I had read the program book, which stipulates the pace guidelines. Take your magic mile (80% of your full capacity for one mile) and multiply it by 1.3 for marathon training, 1.2 for a half. Once the calculation is done roughly two minutes are tacked on for walking breaks and another minute for every five degrees above sixty.
It was still a bit confusing to me, so I spoke with some of the Galloway Oldies and we determined that the 10.5 group might be a good fit. I can always move up or down in the weeks to come.
There were four hundred people gathered together and waiting to go. Once announcements were made we were off, up Six Forks and down something known as the Greenway. I thought I knew all of North Raleigh as I’d trained hard on these roads, but the Greenway, hidden behind an unfamiliar neighborhood, was a four person wide path with sheltering trees and running brooks. I partnered up with Carol (a young and friendly first year Kindergarten teacher) and we ran behind Kelly (one of the pace group leaders) and Katie-Rose who had just signed up for her first marathon (the Marine Corps in the Fall).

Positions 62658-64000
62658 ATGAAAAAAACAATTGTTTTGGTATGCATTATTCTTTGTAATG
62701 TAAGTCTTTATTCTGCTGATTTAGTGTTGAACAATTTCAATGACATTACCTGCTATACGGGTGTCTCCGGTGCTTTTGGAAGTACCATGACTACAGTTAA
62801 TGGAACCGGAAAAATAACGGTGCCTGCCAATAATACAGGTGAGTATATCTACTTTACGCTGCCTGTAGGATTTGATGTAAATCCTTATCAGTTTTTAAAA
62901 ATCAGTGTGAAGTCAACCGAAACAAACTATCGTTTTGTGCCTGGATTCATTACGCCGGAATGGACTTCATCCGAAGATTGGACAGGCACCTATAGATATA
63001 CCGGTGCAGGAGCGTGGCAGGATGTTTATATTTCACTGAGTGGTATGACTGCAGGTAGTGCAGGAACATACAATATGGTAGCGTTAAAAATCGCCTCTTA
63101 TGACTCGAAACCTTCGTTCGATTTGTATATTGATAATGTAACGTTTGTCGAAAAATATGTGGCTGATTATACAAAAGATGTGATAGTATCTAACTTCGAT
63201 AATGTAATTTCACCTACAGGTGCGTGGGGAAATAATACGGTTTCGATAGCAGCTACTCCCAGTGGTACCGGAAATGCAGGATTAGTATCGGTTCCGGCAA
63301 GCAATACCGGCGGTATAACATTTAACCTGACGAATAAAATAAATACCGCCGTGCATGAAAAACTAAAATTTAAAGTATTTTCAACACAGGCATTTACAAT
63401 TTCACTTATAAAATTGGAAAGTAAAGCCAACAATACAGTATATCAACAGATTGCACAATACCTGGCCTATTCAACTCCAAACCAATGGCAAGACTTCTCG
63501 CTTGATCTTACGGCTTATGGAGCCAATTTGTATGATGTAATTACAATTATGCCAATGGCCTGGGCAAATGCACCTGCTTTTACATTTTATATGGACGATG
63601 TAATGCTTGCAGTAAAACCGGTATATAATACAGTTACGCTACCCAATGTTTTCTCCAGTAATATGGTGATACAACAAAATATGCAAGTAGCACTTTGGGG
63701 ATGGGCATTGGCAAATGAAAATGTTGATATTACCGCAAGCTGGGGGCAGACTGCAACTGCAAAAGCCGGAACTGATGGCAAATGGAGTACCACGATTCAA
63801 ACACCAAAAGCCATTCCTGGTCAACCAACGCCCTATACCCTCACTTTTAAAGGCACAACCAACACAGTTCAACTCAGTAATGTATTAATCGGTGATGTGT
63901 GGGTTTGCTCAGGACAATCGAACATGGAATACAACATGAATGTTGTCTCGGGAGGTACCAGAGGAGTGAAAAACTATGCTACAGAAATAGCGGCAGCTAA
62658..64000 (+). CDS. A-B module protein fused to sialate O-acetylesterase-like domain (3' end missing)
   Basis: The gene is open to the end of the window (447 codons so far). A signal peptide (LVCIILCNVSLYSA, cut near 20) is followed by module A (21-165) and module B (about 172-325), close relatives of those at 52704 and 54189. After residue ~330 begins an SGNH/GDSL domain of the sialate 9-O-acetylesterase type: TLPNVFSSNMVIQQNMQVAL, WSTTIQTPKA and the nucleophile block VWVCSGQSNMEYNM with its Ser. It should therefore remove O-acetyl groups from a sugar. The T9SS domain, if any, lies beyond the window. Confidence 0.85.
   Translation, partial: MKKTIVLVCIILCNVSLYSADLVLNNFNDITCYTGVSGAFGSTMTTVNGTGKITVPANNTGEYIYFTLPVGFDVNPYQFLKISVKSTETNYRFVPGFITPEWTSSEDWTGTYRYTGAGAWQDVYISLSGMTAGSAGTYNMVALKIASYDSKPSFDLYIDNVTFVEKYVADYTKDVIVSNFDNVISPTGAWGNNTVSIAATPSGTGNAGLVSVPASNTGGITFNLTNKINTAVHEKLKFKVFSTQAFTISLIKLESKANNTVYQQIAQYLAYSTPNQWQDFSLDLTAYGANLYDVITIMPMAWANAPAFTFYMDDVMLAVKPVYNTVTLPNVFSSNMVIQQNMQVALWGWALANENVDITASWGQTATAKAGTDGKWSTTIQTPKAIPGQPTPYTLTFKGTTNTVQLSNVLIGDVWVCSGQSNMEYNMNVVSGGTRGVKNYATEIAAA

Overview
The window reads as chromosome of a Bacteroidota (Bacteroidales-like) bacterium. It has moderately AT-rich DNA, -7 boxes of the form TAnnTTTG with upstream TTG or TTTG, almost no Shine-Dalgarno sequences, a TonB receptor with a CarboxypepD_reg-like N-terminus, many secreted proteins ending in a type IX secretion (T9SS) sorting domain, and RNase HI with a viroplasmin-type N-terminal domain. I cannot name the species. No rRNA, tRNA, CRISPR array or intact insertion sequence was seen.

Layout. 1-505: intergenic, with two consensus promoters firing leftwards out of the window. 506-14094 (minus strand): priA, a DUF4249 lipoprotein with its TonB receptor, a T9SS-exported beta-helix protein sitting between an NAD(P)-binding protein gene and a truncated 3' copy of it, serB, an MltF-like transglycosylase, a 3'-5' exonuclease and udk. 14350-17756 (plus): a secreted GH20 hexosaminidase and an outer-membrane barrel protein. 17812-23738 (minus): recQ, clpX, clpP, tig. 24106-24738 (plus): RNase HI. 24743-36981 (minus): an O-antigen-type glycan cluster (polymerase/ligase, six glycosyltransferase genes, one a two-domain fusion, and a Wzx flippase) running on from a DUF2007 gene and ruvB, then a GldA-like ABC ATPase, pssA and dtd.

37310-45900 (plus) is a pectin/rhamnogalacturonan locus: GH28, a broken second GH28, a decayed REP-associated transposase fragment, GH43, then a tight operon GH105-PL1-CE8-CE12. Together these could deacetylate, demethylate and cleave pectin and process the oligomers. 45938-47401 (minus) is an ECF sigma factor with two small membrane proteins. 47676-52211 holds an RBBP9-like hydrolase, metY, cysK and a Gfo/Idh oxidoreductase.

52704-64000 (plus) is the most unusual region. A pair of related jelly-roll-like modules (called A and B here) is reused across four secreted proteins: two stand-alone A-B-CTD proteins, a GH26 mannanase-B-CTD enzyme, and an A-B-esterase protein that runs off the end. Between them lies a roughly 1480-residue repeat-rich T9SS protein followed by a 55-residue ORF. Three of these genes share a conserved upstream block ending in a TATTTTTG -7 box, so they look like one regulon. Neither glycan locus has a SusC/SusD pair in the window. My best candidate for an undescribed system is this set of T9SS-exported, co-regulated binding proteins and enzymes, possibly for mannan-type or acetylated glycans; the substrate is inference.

I felt like I was amongst my people. My tribe. Kindred spirits who hurled words of encouragement toward other runners at turnarounds and upon passing by.
We ran an easy three miles with a three to one ratio; run three minutes, walk one, run another three, and so on.
The pace seemed good (maybe a touch fast), but since I’d been up since 3:30 with two sick kids I figured I’d cut myself some slack. Grace fell prey to the virus exactly 2.5 days after her sister. As predicted and right on schedule.
There was a lot of talking going on during the run, which I’m not used to. Running with talking takes up more energy than running with books. Even saucy books like 50 Shades.